London's Pulse: Medical Officer of Health reports 1848-1972

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Walthamstow 1961

[Report of the Medical Officer of Health for Walthamstow]

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tendency to asthma in his mother s family). He is of good
average intelligence and school progress is entirely
3. In Brian s case there is no family history of a
hereditary factor or of severe respiratory infection. He
was perfectly healthy until his eighth birthday when father
left home and Brian and his mother had to seek shelter with
friends. His asthma attacks date from this time and are
precipitated by any anxiety or stress. He is now thirteen
and free from attacks at school but they occur most weekends
while at home His intelligence is well above average,
133 on Performance Tests, but this falls to 104 on a verbal
scale and his reading age is only eight and a half. His
real ability is inhibited and his asthma provoked by psychological
factors. He is receiving psychiatric treatment and
still needs the security of the sheltered environment of the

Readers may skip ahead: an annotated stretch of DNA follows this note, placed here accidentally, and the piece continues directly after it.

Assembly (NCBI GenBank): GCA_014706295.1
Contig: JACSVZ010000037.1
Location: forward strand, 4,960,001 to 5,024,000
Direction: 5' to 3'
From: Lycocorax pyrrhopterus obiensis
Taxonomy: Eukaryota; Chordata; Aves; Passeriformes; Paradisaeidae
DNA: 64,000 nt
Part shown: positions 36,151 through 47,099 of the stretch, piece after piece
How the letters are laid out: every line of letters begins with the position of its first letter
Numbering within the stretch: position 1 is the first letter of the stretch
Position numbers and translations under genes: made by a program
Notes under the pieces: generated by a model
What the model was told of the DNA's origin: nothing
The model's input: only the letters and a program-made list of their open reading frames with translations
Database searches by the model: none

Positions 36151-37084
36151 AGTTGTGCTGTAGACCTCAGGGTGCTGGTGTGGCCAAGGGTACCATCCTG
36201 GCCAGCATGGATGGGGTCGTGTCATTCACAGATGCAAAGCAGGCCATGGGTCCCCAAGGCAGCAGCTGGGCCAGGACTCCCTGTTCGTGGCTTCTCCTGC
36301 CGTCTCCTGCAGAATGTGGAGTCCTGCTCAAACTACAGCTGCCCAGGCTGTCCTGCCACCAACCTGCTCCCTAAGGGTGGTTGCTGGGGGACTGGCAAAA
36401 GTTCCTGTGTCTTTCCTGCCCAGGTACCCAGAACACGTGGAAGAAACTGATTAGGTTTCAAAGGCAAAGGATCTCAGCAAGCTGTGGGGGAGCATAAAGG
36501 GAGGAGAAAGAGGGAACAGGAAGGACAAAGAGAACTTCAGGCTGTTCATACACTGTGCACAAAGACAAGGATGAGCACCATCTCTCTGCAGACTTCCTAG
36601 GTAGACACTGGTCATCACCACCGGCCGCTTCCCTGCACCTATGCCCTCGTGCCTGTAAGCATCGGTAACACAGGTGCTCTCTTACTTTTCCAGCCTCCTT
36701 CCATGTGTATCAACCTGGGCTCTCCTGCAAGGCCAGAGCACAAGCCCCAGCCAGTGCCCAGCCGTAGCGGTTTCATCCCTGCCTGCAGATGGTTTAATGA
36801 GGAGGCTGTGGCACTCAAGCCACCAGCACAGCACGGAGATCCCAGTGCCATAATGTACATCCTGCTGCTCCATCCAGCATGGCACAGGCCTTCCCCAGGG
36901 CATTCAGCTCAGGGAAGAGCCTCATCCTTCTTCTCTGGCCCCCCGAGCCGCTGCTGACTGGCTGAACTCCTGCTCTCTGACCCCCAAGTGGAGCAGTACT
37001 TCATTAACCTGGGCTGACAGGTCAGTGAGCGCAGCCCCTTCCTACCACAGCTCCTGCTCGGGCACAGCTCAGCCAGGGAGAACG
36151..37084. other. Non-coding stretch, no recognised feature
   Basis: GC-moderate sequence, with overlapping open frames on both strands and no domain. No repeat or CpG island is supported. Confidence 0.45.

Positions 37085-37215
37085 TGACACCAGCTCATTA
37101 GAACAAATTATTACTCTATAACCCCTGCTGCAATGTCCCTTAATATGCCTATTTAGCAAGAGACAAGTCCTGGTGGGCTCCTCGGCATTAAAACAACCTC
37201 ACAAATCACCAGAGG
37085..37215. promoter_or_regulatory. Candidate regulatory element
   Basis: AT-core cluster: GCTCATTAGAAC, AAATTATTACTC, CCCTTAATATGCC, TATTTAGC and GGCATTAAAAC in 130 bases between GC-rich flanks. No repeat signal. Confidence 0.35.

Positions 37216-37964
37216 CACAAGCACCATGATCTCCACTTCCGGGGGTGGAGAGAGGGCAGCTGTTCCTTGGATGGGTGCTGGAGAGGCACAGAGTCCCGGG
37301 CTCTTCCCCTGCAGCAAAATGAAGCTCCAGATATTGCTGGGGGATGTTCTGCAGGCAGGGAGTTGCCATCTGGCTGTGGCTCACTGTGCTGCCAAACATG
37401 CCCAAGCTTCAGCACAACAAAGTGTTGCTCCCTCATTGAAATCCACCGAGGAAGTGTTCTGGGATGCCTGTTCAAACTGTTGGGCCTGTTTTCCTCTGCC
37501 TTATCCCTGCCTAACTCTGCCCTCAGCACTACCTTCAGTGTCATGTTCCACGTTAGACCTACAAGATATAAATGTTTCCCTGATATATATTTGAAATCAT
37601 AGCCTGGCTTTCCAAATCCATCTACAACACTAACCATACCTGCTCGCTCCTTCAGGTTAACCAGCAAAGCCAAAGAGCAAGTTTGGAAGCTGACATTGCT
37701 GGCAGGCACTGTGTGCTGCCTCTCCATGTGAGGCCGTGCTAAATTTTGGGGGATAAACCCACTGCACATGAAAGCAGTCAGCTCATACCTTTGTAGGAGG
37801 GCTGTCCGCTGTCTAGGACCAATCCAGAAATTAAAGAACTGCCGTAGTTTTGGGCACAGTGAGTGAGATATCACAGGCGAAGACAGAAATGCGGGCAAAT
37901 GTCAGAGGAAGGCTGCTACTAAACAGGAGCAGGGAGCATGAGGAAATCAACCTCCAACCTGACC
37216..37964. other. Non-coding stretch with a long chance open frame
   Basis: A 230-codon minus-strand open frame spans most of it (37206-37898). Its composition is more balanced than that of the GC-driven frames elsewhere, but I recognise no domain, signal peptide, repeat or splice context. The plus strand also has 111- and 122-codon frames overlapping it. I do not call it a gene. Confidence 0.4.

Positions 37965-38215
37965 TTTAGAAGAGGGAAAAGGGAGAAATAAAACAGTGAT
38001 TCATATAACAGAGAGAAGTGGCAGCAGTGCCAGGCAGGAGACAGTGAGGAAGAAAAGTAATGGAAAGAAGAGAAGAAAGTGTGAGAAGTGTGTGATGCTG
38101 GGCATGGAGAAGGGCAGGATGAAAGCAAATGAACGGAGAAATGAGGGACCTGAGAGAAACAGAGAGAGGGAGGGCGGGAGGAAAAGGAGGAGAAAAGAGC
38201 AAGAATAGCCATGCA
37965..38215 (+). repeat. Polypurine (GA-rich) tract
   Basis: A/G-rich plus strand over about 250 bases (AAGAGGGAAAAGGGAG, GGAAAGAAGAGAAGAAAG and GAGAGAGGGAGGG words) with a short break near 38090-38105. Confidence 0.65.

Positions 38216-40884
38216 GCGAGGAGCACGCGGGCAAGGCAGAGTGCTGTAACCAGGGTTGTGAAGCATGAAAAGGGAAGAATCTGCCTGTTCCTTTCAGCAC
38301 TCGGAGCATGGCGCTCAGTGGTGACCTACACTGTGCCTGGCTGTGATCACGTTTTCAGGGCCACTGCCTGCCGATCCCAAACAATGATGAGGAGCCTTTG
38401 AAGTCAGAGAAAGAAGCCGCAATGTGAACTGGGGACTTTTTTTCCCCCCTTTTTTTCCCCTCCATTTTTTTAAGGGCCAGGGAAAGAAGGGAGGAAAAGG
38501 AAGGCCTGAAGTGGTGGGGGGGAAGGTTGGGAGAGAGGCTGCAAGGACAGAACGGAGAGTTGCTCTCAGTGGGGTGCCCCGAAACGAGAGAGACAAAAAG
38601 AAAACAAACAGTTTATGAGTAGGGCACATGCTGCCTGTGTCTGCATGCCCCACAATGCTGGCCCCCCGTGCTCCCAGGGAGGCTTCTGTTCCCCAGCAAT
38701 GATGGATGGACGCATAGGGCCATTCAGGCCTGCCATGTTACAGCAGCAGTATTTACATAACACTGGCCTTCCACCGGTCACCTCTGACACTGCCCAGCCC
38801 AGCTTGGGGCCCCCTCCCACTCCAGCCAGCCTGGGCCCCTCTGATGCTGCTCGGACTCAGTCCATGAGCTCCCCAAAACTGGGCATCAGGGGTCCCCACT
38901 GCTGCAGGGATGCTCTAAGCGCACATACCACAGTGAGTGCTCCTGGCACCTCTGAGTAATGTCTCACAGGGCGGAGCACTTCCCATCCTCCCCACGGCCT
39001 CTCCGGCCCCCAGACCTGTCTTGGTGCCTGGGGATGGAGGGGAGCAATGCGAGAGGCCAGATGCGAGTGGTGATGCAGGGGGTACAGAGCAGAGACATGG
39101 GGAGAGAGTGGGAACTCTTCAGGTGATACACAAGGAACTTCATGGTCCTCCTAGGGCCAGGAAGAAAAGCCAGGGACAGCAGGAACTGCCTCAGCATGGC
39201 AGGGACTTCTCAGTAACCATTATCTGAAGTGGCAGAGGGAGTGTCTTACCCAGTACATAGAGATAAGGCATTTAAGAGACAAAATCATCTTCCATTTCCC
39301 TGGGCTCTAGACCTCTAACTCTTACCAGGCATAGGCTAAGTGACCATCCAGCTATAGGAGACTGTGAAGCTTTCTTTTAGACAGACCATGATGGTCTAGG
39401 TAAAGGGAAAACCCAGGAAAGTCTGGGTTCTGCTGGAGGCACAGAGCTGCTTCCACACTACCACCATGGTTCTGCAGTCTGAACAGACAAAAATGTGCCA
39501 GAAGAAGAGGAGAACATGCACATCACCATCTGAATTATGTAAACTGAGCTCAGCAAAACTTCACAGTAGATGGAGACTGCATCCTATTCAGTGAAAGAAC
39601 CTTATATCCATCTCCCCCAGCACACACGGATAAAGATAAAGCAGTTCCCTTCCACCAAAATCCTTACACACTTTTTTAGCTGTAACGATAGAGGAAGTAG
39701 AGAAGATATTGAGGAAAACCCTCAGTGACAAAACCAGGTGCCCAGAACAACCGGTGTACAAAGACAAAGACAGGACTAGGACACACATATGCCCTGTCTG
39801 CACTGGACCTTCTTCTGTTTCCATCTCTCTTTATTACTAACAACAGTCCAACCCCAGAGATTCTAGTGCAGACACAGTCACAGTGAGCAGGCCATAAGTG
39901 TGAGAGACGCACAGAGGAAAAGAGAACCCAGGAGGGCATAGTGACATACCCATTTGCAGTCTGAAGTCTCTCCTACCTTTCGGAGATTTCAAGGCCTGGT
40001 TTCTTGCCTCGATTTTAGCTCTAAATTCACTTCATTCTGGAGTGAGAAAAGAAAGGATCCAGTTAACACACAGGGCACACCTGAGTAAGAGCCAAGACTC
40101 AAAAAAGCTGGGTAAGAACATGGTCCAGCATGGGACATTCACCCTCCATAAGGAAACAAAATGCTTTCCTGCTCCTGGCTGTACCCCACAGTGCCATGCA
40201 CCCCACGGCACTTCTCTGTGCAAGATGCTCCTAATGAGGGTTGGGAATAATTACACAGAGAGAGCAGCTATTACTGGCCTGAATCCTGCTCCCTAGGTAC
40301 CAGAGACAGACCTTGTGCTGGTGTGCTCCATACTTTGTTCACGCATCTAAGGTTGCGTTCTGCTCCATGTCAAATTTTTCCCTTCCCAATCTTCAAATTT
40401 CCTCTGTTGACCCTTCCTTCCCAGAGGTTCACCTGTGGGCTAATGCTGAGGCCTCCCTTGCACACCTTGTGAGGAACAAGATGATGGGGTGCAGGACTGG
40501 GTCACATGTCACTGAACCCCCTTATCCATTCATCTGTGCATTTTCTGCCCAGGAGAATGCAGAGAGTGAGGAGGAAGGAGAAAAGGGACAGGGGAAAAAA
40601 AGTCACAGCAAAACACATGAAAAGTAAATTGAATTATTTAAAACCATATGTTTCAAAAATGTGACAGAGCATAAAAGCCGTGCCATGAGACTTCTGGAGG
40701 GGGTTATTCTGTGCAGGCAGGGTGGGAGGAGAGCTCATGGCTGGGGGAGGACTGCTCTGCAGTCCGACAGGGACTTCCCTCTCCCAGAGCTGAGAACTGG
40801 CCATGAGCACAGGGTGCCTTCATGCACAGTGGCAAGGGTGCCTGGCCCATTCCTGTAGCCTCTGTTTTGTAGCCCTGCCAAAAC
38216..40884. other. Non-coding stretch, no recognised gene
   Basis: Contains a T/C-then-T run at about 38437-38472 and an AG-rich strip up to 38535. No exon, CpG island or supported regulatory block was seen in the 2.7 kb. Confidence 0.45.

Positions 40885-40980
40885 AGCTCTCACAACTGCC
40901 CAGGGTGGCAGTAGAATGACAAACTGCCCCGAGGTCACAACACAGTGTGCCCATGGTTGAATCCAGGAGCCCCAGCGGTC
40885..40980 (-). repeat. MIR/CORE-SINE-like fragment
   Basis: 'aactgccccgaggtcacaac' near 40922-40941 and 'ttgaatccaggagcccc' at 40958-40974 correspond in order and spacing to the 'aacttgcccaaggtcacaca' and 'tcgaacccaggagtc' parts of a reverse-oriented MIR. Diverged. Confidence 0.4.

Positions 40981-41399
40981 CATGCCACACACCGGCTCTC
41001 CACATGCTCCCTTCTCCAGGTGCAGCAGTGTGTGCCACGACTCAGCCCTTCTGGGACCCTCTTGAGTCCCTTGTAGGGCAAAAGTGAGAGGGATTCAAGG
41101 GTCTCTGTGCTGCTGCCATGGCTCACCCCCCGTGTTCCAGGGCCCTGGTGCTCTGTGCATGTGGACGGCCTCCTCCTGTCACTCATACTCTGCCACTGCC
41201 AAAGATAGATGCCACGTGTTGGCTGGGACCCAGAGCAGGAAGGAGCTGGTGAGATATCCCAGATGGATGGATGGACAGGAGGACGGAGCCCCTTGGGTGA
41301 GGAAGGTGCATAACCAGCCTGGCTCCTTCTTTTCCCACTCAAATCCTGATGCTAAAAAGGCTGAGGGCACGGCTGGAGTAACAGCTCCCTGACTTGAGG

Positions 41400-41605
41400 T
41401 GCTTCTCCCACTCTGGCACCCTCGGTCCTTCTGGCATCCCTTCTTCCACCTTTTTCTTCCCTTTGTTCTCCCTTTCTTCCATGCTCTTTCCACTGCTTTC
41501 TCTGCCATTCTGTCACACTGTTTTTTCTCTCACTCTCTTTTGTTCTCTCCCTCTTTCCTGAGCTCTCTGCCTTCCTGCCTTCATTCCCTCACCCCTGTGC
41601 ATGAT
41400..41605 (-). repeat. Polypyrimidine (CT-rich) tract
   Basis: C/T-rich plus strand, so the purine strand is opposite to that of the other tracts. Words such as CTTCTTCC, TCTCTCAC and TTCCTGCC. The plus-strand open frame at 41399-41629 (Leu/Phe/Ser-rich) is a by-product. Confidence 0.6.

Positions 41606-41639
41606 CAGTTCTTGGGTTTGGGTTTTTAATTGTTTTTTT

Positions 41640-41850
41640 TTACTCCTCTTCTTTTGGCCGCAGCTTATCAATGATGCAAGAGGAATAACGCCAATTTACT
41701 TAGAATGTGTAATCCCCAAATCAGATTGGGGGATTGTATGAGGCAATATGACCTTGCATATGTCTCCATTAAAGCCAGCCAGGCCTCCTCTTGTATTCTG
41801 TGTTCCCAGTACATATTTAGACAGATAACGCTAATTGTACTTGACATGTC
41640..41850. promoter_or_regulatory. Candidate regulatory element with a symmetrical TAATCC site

Special School.
The difficulties in classifying the multiply handicapped
child are illustrated by the cases of Jean and Neville.
Jean, a perfectly normal child, developed tuberculous
meningitis at six. This left her with a partial paralysis,
her right arm and leg being practically useless, the latter
being in irons. To add to her troubles severe epileptic
fits developed as a result of the damage to her brain and
her functional intelligence has steadily declined to its
present I.Q. level of 53. She is partially deaf with a
hearing loss (bilateral) for all frequencies of between 20
and 30 decibels. Jean is now fifteen a tall pleasant,
docile girl, who walks with a marked limp holding her
paralysed arm close to her side. Although drugs have
reduced the frequency of her fits, when these do occur they
are severe. She is now making very little academic progress
but she is developing socially and emotionally. Her subsequent
placement will be a problem as there is little likelihood
of her ever being economically employable.
Neville is little better; at fourteen and a half he is
a gentle, pleasant lad with strong glasses. All his
movements are hampered by gross athetoid inco-ordination
due to brain damage. He can walk, after a fashion, with
his legs spread wide apart but he prefers to hold on to
walls or furniture for support. He frequently falls to the
ground because it is quite impossible for him to recover
his balance, and he cannot go into the streets alone. His
intellectual capacity is of low average standard and his

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